The Dilbert Future by Scott Adams
Thriving on Stupidity in the 21st Century

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Synopsis

In The Dilbert Future, Scott Adams turns futurist, offering a bold, compelling - and often hysterical - vision of future society. First, the good news: Human nature won't change much; many, if not most of us, will continue to be guided by the immutable principles of stupidity, selfishness, and horniness - much as we are today, but with more advanced technology. But there's more! Drawing on his keen grasp of human nature and social dynamics, Adams daringly predicts key developments in every part of the futurescape. For example, in The Dilbert Future, you'll learn in the future, life definitely won't be like Star Trek, there will be a huge market for technology products that help workers goof off and still get paid, Internet capacity will increase indefinitely to keep up with the egos of the people using it, and your clothes will be smarter than you. In The Dilbert Future, Scott Adams dons his soothsayer's robes and turns his piercing eye (and trenchant wit) to subjects as diverse as technology, the workplace, elections, the battle of the sexes, drive-through pet care, and the possibility of intelligent (or stupid) life on other planets. The Dilbert Future is a mind-boggling blend of farce and fact that plays our social hot buttons like a piano, leaving the reader gasping in both wonder and hilarity.
 

About Scott Adams

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Scott Adams, Cartoonist Scott Adams was born and raised in Windham, New York in the Catskill Mountains. He received a B.A. in economics from Hartwick College, Oneonta, NY and an MBA from the University of California, Berkeley. He is also a certified hypnotist. Adams worked in a bank for eight years and, while a bank teller, was robbed twice at gunpoint. He also worked for Pacific Bell for nine years and describes both jobs as "humiliating and low paying jobs." It was during this time, that Adams created the character Dilbert. He was entertaining himself during meetings by drawing insulting cartoons of his co-workers and bosses. In 1988, he mailed some sample comic strips featuring Dilbert to some major cartoon syndicates. He was offered a contract and Dilbert was launched in approximately fifty papers in 1989. Adams began working on Dilbert full time as well as speaking, writing, doing interviews, and designing artwork for licensed products. Dilbert is published in over 1,200 newspapers and has a hard cover business book called "The Dilbert Principle.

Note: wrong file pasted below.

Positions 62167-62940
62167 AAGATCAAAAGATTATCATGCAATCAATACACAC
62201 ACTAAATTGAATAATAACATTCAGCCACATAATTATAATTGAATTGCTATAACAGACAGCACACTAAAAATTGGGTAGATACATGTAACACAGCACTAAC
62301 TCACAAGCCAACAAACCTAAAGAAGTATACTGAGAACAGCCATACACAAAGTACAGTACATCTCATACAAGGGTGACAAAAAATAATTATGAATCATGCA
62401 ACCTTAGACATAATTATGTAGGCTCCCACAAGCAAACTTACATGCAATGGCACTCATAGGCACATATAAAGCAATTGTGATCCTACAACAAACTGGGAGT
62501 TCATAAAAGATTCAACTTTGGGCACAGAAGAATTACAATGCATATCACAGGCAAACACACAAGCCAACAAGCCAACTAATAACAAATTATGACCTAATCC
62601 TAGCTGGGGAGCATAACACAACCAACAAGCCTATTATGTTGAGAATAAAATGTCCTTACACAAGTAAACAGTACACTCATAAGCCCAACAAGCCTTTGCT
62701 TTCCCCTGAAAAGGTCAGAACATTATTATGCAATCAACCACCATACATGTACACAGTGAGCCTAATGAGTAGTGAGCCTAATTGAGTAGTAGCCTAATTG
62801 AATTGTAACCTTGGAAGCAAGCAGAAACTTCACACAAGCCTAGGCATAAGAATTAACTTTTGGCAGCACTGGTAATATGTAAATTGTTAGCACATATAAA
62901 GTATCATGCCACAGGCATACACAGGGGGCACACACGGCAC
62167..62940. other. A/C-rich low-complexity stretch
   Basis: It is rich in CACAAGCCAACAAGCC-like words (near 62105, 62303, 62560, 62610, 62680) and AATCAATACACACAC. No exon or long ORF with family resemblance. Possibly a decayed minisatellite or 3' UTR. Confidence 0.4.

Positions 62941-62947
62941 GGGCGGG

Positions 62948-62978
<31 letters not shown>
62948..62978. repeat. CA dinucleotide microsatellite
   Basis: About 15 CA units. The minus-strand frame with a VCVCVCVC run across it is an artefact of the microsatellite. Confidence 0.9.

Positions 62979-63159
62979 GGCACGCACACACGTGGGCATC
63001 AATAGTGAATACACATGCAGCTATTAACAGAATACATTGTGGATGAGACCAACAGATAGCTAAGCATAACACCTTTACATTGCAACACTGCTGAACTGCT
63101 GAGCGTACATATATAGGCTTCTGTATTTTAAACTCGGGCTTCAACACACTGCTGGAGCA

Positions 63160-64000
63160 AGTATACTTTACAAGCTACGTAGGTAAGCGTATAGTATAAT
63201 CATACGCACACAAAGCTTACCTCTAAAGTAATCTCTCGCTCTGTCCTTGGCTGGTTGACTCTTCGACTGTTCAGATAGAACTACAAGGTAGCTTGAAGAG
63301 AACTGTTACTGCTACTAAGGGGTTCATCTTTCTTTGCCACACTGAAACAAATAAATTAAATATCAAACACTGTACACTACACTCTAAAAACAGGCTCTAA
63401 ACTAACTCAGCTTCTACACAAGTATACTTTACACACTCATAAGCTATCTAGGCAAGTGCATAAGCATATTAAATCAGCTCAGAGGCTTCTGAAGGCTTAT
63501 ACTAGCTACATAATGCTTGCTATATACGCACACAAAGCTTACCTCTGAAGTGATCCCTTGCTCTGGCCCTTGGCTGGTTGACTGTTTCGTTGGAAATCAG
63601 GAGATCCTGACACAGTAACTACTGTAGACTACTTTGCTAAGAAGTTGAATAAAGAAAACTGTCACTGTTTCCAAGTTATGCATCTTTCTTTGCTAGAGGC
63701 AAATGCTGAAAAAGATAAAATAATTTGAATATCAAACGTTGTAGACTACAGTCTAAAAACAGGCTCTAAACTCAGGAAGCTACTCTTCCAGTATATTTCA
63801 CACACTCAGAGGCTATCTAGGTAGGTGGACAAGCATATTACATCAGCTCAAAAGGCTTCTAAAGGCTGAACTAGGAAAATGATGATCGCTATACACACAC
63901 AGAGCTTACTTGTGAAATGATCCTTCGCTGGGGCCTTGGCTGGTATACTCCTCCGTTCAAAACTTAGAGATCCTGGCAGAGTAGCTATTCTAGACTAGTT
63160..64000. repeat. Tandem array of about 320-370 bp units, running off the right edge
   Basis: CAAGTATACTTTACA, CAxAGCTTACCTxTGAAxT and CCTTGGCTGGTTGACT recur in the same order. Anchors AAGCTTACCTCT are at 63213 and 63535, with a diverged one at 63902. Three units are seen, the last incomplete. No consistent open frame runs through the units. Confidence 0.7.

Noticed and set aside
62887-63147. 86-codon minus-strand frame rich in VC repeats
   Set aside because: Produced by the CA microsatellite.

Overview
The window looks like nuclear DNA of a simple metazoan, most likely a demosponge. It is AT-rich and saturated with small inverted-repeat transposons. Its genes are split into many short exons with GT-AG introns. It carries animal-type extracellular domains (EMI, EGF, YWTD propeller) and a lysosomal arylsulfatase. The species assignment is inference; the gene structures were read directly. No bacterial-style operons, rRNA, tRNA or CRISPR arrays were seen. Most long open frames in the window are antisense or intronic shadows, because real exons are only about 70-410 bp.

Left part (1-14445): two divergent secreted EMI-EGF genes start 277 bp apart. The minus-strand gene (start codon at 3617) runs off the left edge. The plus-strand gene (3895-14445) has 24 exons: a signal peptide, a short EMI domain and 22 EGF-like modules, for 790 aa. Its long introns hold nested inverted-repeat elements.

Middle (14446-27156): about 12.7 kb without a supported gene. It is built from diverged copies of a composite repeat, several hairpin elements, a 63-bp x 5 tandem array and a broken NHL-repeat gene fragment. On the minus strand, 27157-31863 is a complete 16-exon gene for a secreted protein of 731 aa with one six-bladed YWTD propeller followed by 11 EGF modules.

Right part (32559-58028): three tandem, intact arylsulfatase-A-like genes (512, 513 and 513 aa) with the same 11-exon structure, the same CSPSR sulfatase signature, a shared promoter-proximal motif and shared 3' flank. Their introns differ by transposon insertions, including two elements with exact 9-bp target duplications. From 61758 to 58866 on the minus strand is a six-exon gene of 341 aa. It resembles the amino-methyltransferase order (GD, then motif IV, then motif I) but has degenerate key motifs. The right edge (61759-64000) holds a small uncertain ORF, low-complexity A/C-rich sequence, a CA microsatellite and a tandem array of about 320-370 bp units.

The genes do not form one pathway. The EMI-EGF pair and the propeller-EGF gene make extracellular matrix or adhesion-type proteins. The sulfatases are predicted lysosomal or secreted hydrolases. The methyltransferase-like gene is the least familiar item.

Published January 1, 1997 by Harperbusiness. 258 pages
Genres: Business & Economics, Comics & Graphic Novels, Humor & Entertainment. Non-fiction

Unrated Critic Reviews for The Dilbert Future

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Countless people look forward to the morning paper because it contains a Dilbert comic strip, a fine way to start the day on a cheerful note. But recently, at least as evidenced by this book, Adams's

Jun 02 1997 | Read Full Review of The Dilbert Future: Thriving ...

Publishers Weekly

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Adams, creator of the Dilbert comic strip and author of The Dilbert Principle and other huge sellers, now shares his sentiments on the office colleague everyone loves to hate: the weasel.

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Publishers Weekly

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Among the 65 predictions here, Adams echoes many scholars in forecasting a work force of freelance experts doing contract work.

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